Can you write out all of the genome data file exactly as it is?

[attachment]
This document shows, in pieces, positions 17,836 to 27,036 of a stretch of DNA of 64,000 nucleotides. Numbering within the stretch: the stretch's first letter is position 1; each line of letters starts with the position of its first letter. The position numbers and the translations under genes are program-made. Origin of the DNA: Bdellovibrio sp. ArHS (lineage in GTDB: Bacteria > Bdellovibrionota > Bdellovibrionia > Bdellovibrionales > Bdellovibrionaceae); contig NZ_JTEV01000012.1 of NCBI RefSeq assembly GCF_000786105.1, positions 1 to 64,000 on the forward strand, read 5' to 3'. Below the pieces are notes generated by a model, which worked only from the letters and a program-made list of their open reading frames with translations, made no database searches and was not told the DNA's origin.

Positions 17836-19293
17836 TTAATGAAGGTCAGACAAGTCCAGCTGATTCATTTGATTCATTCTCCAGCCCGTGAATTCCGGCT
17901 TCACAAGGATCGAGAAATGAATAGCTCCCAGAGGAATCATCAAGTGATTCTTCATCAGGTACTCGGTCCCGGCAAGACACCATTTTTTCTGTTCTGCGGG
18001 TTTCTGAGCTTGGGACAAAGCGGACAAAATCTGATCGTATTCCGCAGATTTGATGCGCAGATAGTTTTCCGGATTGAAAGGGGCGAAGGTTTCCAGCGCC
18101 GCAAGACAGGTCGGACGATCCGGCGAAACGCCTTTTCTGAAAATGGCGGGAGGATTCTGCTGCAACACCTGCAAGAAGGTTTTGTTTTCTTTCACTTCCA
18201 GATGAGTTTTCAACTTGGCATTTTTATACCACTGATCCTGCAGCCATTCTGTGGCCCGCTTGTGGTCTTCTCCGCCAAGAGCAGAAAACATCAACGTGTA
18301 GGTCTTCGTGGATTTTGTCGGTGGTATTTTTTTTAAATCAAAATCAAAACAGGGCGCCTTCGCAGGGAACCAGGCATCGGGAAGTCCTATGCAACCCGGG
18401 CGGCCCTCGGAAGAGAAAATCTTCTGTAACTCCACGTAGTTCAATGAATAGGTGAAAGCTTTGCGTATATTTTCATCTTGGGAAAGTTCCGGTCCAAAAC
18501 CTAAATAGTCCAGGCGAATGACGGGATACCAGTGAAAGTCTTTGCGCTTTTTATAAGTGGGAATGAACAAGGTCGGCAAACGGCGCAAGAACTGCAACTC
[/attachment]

This document shows, in pieces, positions 17,836 to 27,036 of a stretch of DNA of 64,000 nucleotides. Numbering within the stretch: the stretch's first letter is position 1; each line of letters starts with the position of its first letter. The position numbers and the translations under genes are program-made. Origin of the DNA: Bdellovibrio sp. ArHS (lineage in GTDB: Bacteria > Bdellovibrionota > Bdellovibrionia > Bdellovibrionales > Bdellovibrionaceae); contig NZ_JTEV01000012.1 of NCBI RefSeq assembly GCF_000786105.1, positions 1 to 64,000 on the forward strand, read 5' to 3'. Below the pieces are notes generated by a model, which worked only from the letters and a program-made list of their open reading frames with translations, made no database searches and was not told the DNA's origin.

Positions 17836-19293
17836 TTAATGAAGGTCAGACAAGTCCAGCTGATTCATTTGATTCATTCTCCAGCCCGTGAATTCCGGCT
17901 TCACAAGGATCGAGAAATGAATAGCTCCCAGAGGAATCATCAAGTGATTCTTCATCAGGTACTCGGTCCCGGCAAGACACCATTTTTTCTGTTCTGCGGG
18001 TTTCTGAGCTTGGGACAAAGCGGACAAAATCTGATCGTATTCCGCAGATTTGATGCGCAGATAGTTTTCCGGATTGAAAGGGGCGAAGGTTTCCAGCGCC
18101 GCAAGACAGGTCGGACGATCCGGCGAAACGCCTTTTCTGAAAATGGCGGGAGGATTCTGCTGCAACACCTGCAAGAAGGTTTTGTTTTCTTTCACTTCCA
18201 GATGAGTTTTCAACTTGGCATTTTTATACCACTGATCCTGCAGCCATTCTGTGGCCCGCTTGTGGTCTTCTCCGCCAAGAGCAGAAAACATCAACGTGTA
18301 GGTCTTCGTGGATTTTGTCGGTGGTATTTTTTTTAAATCAAAATCAAAACAGGGCGCCTTCGCAGGGAACCAGGCATCGGGAAGTCCTATGCAACCCGGG
18401 CGGCCCTCGGAAGAGAAAATCTTCTGTAACTCCACGTAGTTCAATGAATAGGTGAAAGCTTTGCGTATATTTTCATCTTGGGAAAGTTCCGGTCCAAAAC
18501 CTAAATAGTCCAGGCGAATGACGGGATACCAGTGAAAGTCTTTGCGCTTTTTATAAGTGGGAATGAACAAGGTCGGCAAACGGCGCAAGAACTGCAACTC